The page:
Would a Greek exit be expected to have a domino effect, or will it be possible to isolate Greece?
This is what concerns EU leaders most. Their answer is that the European Stability Mechanism (ESM) â€“ the rescue fund which will be operational in July and will contain â‚¬500 billion â€“ will be there to bolster other struggling European economies.
But the fears among investors are still there.
â€śA Greek exit sets a dangerous precedent,â€ť says Jane Foley, senior foreign exchange strategist atRabobank in the City of London. â€śHuge amounts of investors are trying to get out of Spanish bonds right now, because they fear that if Greece goes, Spain will be next.â€ť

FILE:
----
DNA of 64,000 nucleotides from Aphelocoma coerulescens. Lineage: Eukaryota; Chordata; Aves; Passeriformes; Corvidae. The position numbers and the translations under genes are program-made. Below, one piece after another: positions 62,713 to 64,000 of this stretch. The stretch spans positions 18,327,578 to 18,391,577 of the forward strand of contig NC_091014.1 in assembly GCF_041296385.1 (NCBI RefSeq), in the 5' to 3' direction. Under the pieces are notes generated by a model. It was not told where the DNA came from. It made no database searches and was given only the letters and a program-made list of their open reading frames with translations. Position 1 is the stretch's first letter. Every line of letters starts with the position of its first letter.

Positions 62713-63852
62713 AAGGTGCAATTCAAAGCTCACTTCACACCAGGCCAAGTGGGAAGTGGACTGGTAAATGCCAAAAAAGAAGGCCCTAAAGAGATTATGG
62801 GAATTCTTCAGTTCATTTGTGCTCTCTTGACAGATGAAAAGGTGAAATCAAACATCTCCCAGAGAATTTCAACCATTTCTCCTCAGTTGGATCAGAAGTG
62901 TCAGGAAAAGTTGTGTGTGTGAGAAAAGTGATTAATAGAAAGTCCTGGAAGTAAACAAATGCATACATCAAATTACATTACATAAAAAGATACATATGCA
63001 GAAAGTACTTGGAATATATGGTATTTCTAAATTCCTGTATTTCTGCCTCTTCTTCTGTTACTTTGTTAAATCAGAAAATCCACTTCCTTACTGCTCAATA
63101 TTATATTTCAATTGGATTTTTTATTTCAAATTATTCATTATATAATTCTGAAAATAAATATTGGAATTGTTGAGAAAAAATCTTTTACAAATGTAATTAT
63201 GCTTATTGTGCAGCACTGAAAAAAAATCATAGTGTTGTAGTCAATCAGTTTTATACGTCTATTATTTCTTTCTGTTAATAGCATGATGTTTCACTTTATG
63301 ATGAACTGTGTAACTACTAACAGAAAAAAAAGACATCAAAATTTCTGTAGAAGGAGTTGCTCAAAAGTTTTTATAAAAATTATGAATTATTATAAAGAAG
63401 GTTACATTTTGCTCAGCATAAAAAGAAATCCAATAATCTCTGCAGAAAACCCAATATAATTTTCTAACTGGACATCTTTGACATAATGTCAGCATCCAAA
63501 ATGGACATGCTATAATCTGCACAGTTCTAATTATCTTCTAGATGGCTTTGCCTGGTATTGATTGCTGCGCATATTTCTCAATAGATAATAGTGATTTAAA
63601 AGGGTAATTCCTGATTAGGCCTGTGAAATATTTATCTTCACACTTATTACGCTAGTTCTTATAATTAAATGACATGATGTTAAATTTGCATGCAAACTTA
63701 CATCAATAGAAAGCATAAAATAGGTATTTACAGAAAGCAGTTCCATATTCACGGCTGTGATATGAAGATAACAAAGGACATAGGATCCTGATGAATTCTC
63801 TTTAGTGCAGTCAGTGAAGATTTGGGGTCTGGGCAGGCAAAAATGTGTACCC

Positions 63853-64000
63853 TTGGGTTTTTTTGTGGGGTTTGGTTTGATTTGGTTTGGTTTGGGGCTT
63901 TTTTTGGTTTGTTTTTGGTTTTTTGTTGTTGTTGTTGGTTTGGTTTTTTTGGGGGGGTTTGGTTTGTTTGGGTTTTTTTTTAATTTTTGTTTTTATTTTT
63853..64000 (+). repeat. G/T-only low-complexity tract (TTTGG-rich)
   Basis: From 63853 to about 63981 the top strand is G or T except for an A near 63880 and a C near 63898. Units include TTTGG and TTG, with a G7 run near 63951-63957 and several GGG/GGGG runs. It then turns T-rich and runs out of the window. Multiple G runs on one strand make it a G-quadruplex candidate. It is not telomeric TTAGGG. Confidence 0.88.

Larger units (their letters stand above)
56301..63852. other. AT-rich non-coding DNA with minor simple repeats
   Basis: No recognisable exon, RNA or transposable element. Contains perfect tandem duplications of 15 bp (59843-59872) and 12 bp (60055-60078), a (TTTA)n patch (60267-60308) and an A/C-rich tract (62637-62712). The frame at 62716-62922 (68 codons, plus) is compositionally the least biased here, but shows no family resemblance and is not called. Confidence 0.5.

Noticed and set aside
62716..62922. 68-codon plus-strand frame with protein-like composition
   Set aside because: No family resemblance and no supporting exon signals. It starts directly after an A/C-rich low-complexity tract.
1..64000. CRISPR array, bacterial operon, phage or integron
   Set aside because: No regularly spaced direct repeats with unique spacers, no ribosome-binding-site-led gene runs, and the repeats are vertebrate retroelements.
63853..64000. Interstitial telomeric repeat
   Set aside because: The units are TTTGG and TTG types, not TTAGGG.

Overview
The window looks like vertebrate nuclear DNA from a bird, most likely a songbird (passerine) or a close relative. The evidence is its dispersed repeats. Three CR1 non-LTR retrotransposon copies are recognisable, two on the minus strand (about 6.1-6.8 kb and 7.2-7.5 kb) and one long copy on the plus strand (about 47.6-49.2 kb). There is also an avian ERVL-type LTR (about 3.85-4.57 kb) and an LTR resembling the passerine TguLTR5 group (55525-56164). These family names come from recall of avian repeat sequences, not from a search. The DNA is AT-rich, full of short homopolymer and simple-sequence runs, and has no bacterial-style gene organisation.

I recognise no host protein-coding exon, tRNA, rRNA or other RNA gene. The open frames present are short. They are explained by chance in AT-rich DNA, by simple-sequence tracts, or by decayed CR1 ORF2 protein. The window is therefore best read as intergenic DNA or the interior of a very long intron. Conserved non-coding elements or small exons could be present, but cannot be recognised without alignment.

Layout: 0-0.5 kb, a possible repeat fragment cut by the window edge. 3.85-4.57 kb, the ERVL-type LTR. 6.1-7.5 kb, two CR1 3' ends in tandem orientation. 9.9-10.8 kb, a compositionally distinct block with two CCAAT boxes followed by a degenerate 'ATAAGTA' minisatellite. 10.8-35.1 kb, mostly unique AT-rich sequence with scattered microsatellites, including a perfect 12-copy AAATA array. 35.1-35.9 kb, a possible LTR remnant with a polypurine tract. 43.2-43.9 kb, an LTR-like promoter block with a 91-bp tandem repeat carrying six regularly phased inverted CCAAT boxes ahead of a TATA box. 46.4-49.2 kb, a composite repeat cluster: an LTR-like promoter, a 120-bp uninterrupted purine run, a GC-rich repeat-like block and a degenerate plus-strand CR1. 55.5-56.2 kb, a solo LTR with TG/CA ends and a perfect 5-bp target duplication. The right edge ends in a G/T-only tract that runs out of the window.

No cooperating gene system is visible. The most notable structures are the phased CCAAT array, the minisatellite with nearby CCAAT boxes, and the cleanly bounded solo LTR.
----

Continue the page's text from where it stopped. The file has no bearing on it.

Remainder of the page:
Consequently, the interest rates for Spanish 10-year bonds climbed to over 6 percent this week.
What EU policy makers have to do now, says Ms. Foley, is reassure the world that Greece is a one-off. â€śIf Greece leaves unilaterally and in a more or less orderly fashion, contagion might be avoided.â€ť
Given the social unrest Greece is already experiencing, and given the capital flight taking place right now â€“ according to President Karolos Papoulias, Greek citizens withdrew â‚¬700 million from banks last week alone â€“ an orderly exit is far from certain.